Vitagene is one of the newer direct-to-consumer DNA testing companies, founded in 2015 by neurosurgeon Reza Malek. The company strives to empower individuals to make more informed lifestyle choices by capturing and analyzing their genetic information. Vitagene currently focuses on nutrition and fitness, but it will likely expand its test offerings in the future.
- Vitagene’s DNA tests are relatively cost-effective, less expensive than those of other test providers.
- Vitagene gives you a personalized list of recommended supplements based on the information contained within your DNA and the report it compiles.
- Vitagene can take data from other DNA test companies, including 23andMe and Ancestry, and generate a report at a reduced cost.
- Vitagene reports tell you the precise region of your DNA associated with a particular finding, meaning you can do your own research into the topic if you choose.
- The health and lifestyle advice given in your unique report is sometimes generic, common-sense advice that most people should follow regardless of the information in one’s genes.
- Unlocking the diet-related information in our DNA has a lot of benefits but simplifying it to inform actual lifestyle choices and vitamins purchases is challenging.
- Currently, Vitagene only ships its tests within the United States. Would-be international orders are put on a waitlist.
If you are looking for a cost-effective way to find out some basic information about how your genes influence your health and exercise outcomes, then Vitagene likely has a test for you. This is especially true if you are interested in actionable information to help you meet diet or fitness goals and want to make more informed choices. However, as with most health-related DNA tests, you have to take all recommendations with a grain of salt.
Founded in 2015 Vitagene is one of the newer direct-to-consumer DNA testing companies. The founder Reza Malek strives to empower individuals to make more informed lifestyle choices by capturing and analyzing their genetic information.
Your kit will arrive in 3-5 days once you have placed your order. You will also be asked to complete Vitagene’s questionnaire after your purchase.
Vitagene basically offers five different types of “reports,” or information sections, in its testing results. Below are brief summaries of the reports currently available. Not all testing options offered for sale have all reports. (We will help you learn more about which tests contain which reports, along with pricing info, in the next section of this guide.)
The Diet Report contains information about how your genes could influence different aspects of food metabolism. This includes potential food sensitivities, whether you’re likely to struggle to metabolize different compounds, and how your genetics could affect your relationship with food. This report also includes gluten sensitivity, lactose sensitivity, saturated fat level, and more.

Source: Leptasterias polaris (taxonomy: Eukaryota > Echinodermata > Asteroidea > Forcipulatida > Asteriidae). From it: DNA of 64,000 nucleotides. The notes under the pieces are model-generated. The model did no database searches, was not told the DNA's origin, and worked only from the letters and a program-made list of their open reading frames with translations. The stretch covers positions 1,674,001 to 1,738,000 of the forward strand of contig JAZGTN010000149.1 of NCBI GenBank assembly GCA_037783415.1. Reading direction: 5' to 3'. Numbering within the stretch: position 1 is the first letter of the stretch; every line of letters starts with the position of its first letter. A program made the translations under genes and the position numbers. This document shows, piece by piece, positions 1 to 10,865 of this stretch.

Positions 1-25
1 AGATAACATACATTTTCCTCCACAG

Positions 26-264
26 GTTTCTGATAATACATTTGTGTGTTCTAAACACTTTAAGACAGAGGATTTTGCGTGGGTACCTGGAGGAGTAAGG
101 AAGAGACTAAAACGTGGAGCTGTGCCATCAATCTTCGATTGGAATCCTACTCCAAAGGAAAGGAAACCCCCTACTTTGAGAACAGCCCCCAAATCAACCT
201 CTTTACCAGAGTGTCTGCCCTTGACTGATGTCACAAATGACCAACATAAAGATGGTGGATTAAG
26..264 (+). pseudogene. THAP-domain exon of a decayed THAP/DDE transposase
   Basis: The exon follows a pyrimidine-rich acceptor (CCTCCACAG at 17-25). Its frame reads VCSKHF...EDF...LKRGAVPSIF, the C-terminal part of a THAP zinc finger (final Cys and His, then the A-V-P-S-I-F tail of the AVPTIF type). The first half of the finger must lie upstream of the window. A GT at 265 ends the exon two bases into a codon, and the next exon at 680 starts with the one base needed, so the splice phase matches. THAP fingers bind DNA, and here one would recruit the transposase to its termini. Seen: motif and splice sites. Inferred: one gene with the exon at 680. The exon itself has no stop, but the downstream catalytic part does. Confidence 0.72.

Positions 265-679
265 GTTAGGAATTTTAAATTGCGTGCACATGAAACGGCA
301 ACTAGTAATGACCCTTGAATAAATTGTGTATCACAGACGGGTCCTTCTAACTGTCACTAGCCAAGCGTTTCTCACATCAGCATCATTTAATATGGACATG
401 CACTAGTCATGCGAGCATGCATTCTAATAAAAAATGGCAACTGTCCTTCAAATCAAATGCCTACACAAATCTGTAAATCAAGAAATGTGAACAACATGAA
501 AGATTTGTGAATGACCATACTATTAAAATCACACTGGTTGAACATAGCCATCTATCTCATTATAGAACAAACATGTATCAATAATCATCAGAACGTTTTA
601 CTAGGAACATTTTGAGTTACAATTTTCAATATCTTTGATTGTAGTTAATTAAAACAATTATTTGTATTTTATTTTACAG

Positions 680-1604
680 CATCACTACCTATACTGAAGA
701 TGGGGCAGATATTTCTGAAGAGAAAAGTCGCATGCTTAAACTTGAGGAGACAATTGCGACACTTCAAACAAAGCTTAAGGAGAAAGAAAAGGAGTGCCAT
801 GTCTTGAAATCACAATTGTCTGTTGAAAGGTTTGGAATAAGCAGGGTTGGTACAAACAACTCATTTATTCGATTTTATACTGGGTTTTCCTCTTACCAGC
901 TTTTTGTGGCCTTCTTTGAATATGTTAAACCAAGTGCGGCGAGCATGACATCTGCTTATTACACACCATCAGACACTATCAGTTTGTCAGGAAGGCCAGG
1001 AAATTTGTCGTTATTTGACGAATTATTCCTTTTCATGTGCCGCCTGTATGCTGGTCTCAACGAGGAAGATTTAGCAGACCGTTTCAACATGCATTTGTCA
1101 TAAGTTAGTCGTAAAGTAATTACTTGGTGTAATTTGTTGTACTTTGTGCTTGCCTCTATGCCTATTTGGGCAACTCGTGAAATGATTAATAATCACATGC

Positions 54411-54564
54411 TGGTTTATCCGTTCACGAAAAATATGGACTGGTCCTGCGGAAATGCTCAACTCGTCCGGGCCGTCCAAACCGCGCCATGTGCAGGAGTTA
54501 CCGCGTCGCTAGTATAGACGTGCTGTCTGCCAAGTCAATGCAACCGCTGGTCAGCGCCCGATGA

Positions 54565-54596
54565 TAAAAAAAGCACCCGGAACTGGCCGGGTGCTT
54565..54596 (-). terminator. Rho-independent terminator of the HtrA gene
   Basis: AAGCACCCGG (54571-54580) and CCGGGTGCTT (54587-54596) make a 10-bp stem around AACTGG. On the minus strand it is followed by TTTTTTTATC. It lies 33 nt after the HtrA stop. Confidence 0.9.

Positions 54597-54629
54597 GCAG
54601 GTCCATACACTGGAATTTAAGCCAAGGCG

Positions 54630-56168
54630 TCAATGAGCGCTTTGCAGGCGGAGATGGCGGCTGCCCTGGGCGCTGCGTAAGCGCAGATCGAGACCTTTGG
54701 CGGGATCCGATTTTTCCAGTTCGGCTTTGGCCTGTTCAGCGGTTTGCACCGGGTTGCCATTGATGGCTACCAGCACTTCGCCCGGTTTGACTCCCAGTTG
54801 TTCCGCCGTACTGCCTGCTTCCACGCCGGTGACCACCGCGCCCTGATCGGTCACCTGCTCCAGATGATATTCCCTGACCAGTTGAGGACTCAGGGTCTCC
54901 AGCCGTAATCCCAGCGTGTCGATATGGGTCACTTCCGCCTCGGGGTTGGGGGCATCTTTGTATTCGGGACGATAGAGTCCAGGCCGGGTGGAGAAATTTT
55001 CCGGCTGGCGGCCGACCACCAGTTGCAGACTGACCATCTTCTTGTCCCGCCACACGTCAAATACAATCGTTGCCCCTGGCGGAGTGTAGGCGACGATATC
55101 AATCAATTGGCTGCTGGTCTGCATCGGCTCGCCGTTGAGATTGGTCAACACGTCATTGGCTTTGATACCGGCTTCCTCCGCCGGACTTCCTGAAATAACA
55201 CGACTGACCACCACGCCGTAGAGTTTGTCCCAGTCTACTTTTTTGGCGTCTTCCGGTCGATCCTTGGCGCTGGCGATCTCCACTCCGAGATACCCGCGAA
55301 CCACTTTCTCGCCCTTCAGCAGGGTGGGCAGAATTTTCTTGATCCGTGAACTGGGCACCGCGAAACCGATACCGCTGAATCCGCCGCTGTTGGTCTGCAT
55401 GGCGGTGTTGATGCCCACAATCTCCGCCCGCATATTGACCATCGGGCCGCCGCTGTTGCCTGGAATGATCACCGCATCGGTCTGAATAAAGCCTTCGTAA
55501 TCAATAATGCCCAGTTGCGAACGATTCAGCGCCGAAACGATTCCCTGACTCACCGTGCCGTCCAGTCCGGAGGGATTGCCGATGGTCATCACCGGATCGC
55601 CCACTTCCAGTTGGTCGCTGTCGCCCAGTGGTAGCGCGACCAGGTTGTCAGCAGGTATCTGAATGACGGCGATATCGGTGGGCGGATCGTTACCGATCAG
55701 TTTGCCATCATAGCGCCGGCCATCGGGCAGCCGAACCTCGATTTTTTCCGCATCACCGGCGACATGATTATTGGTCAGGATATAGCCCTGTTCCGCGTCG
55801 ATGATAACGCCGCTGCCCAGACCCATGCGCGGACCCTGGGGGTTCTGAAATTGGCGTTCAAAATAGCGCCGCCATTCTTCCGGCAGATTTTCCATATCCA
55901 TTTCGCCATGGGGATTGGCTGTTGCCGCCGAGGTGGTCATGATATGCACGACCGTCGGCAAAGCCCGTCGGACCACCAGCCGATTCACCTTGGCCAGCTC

The Supplement Report reveals your genetic risk for having certain nutrient deficiencies and gives advice on how you could address these to improve your overall nutritional health. You will also receive personalized recommendations as to which supplements the company would recommend (and of course Vitagene would love you to purchase them via its online store).
The Fitness Report includes information on your likely response to exercise based on your genetics. It also gives you the type of exercise that you are likely to be skilled at or have an affinity for, for example power vs endurance exercise. Other are areas in this report include: ability to build muscle, muscle cramping tendency, weight response to exercise, and an interactive workout planner.
The Ancestry Report gives you percentages representing the amount of your DNA that comes from a particular region, as well as an interactive map. This report is nowhere near as detailed as those offered by 23andMe or Ancestry DNA, but it is interesting and offers nice bonus information for those primarily interested in diet and fitness-related information.
The Skin Report gives you your genetic risks for a collection of skin traits and conditions, such as tanning, acne, eczema, freckles, and dry skin. The report also includes skincare recommendations based on this information.
While the names of each report are pretty straightforward, the names of the testing products available to purchase are not. But don’t worry, we are here to help.
If this is your first DNA test, you have three testing options:
The Health + Ancestry Report
The Health + Ancestry Report [see latest price] is the entry level test that includes all the reports listed above EXCEPT for the Skin Report. So this option includes the Diet Report, the Supplement Report, the Fitness Report, and the Ancestry Report.
The Premium Report
The vaguely named Premium Report [see latest price] includes all of the reports mentioned thus far, including the Skin Report. The Skin Report costs a little bit more to upgrade to “premium.”
The Vitality Bundle
The Vitality Bundle [see latest price], like the Premium Report, will give all access to all the reports: Diet, Supplement, Fitness, Skin, and Ancestry. However, this option also includes a 3 month supply of 8 personalized “smart” supplements based on your results.